Blog: Rare Earths Example Project
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Related Links: Rare Earths Project
Rare Earths Example Project
A new example project was released with Build 139.29706: Rare Earths Project. This example project demonstrates how SysCAD can be used to simulate a typical Rare Earths processing plant and could be used as the foundation for building your own.
In this blog post, we'll go through an overview of the model, controls and SysCAD features. We'll also discuss potential improvements which could be made if adapting this model to a match a real-world plant.
If you have the latest version of SysCAD, it may be useful to have a copy of the model while reading this. You can find the files at: ..\SysCADXXX\Examples\60 Rare Earths\Demo Rare Earths Project.spf (available with the latest version of Build 139 or later). This article assumes you know the basics of Rare Earth processing.
Monazite ore is concentrated by flotation and then roasted with sulfuric acid. The roaster product is leached with water and then the leached solution is neutralised.
A portion of the leached solution is sent to a Mixed Rare Earth process, consisting of the processes of precipitation, dissolution, crystallisation and drying, to produce a dry Mixed Rare Earth product.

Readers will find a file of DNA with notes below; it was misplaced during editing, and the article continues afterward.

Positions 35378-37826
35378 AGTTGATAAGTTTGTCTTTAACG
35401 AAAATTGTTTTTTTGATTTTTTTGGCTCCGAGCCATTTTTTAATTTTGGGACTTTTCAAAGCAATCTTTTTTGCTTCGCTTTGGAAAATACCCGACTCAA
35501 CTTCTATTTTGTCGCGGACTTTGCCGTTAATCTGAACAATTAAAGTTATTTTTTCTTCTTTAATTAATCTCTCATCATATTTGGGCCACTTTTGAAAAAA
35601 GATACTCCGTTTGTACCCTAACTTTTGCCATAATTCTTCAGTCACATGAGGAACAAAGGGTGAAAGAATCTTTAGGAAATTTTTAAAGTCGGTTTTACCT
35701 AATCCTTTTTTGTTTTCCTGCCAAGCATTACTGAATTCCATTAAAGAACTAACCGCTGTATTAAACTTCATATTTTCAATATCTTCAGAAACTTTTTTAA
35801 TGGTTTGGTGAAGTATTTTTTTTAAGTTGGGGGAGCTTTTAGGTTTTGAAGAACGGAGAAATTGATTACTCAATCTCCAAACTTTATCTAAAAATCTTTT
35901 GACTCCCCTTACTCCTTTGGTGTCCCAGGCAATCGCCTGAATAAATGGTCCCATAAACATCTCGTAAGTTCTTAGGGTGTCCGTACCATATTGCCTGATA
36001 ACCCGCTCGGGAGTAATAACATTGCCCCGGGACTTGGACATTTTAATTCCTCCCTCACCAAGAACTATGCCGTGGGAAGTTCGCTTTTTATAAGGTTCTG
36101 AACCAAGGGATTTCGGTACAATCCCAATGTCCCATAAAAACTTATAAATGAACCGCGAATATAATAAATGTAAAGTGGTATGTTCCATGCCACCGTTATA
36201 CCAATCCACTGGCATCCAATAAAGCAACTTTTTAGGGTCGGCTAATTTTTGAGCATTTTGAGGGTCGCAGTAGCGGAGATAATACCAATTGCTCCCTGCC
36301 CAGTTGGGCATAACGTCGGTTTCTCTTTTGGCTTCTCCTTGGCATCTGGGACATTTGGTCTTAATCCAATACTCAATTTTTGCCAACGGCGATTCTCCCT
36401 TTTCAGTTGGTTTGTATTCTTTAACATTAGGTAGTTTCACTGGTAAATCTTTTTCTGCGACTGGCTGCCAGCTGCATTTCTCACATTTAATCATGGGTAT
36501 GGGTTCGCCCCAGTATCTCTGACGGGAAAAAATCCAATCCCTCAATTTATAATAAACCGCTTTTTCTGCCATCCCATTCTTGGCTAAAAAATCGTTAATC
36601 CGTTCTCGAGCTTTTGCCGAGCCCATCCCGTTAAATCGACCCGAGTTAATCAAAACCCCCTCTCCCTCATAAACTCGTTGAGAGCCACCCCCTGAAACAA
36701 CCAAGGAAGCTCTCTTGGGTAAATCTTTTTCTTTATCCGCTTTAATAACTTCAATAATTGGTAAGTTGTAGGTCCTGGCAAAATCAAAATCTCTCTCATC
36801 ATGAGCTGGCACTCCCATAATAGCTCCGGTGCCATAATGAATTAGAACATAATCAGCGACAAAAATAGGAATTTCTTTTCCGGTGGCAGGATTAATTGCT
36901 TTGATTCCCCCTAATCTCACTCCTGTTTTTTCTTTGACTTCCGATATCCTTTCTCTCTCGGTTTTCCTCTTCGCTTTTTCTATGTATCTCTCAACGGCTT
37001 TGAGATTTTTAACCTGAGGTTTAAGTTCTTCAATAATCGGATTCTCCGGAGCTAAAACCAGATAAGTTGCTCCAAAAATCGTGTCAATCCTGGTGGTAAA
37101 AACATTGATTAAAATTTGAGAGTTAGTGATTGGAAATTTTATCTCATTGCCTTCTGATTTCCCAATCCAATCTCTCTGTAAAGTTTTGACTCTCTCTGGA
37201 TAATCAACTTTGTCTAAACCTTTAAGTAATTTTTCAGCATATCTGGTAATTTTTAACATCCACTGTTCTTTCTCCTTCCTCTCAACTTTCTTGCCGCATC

In Beneficiation (shown on graphics page 01 Beneficiation), a General Controller is used to set the Monazite Ore composition as Rare Earth phosphates based on rare earth oxide equivalents and Total Equivalent Rare Earth Oxide (TREO).
The crushing and milling processes are not modelled in detail, i.e. size distributions are not modelled, and hence are simply modelled using the Tie model. This approach is often used in projects where either size distribution information is not available or is not the focus of the simulation.
Makeup Blocks are used to add process water to the Mill and Conditioning Tank to achieve target solids fractions. The use of the makeup block here allows the target solids fraction to be achieved immediately and avoid the use of a feedback controller such as a PID Controller.
Makeup Blocks are also used to add flotation reagents (Collector and Depressor) to the Conditioning Tank based on a ratio to the solids in the feed. The use of the makeup block here allows the target ratio to be immediately achieved based on the current feed and avoid the use of a feedback controller such as a Set Tag Controller.
The Flotation Cell model is used to simulate the flotation process using the Grade & Recovery method. This method allows you to specify the recovery and concentrate grade of a single solid species, in this case, CePO4. A Set Tag Controller was used to ensure that the same recovery was used for all rare earth phosphates. A PID Controller was used to vary the concentrate grade of CePO4 to achieve a target TREO (Total Rare Earth Oxide equivalent) grade. Equivalent rare earth oxide amounts are automatically calculated in each stream as they have been defined as Species Calculations.